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Name of the weed with yellow flower

Posted by asiakora none (My Page) on
Fri, Aug 10, 12 at 21:16

I found this in a park in a Ontario -Canada.What is this?


Follow-Up Postings:

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RE: Name of the weed with yellow flower

just came across this while doing research on weeds.
This is known to me as wild snapdragon. Called toadflax or Linaria vulgaris. It is a perennial, reproducing by seeds and by extensively creeping roots which produce new shoots and form very dense patches.
I do hope you did not bring this pretty flower home and plant it in your garden??? Once this establishes it runs several feet before it rears the next plant. It is persistent and somewhat difficult to eradicate once you let it go.
Pretty to look at but best left in wild spaces.


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RE: Name of the weed with yellow flower

lostmermaid - I came across this post in my search for how to get rid of wild snapdragons. SOMEHOW they have made their way into my flowerbed and I can confirm what you say - they are extremely difficult to get rid of.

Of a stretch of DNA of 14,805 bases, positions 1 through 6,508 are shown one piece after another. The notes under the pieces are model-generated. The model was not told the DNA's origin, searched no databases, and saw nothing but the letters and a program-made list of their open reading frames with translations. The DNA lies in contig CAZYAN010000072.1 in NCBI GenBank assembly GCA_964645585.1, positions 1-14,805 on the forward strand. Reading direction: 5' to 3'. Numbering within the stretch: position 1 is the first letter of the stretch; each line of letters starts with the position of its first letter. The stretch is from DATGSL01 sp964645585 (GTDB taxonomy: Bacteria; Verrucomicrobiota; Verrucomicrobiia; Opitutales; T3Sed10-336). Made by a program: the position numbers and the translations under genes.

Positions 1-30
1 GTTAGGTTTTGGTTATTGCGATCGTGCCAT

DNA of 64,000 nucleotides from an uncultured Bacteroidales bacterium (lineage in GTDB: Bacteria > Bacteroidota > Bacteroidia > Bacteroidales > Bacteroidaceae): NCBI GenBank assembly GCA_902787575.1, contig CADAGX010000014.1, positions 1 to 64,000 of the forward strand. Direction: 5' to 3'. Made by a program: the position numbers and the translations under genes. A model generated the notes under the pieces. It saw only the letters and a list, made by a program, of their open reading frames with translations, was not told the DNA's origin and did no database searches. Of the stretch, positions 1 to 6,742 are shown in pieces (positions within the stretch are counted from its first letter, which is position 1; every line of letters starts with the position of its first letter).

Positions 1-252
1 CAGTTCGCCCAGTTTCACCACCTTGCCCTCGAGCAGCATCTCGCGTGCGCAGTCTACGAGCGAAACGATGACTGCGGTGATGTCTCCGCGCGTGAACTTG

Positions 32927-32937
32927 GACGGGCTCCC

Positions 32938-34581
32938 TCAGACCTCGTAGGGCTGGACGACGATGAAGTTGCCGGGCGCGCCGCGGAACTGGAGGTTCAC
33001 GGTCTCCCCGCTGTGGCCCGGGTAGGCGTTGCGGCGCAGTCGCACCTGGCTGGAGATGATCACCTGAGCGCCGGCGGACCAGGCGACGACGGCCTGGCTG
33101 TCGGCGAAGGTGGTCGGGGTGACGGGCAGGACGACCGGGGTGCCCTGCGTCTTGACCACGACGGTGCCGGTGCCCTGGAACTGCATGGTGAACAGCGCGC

Any suggestions for me? We've been trying to get rid of it for a few years. Have tried roundup, pulling back the mulch and pulling out the roots, etc. They seem to keep popping up anyways. I'm to the point of trying the black garbage bag over that part of the bed this year to try and keep it from spreading farther... :o(

HELP!?!?!?

Cindy


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RE: Name of the weed with yellow flower

Try a pre-emergent. Round-up only kills the plant it covers, and it needs sunshine, so if the snapdragons are shaded, round-up is less effective. It's also not very effective in cold weather.

There might just be some old seeds sitting around. The
But if you do go the plastic route, get a landscape grade that can handle a little abuse. It will kill the nutrients in the soil so I'd advise against it, and the seeds can probably outlast the plastic. Maybe layered newspaper under a bark mulch might help.

From the Minisota Dept of Agriculture "For existing infestations, develop a long-term, site-specific management plan. The seedbank can persist for up to 10 years so management practices must be implemented repeatedly as the infestation regenerates from the seedbank."

Here is a link that might be useful: MN Dalmatian Toadflax


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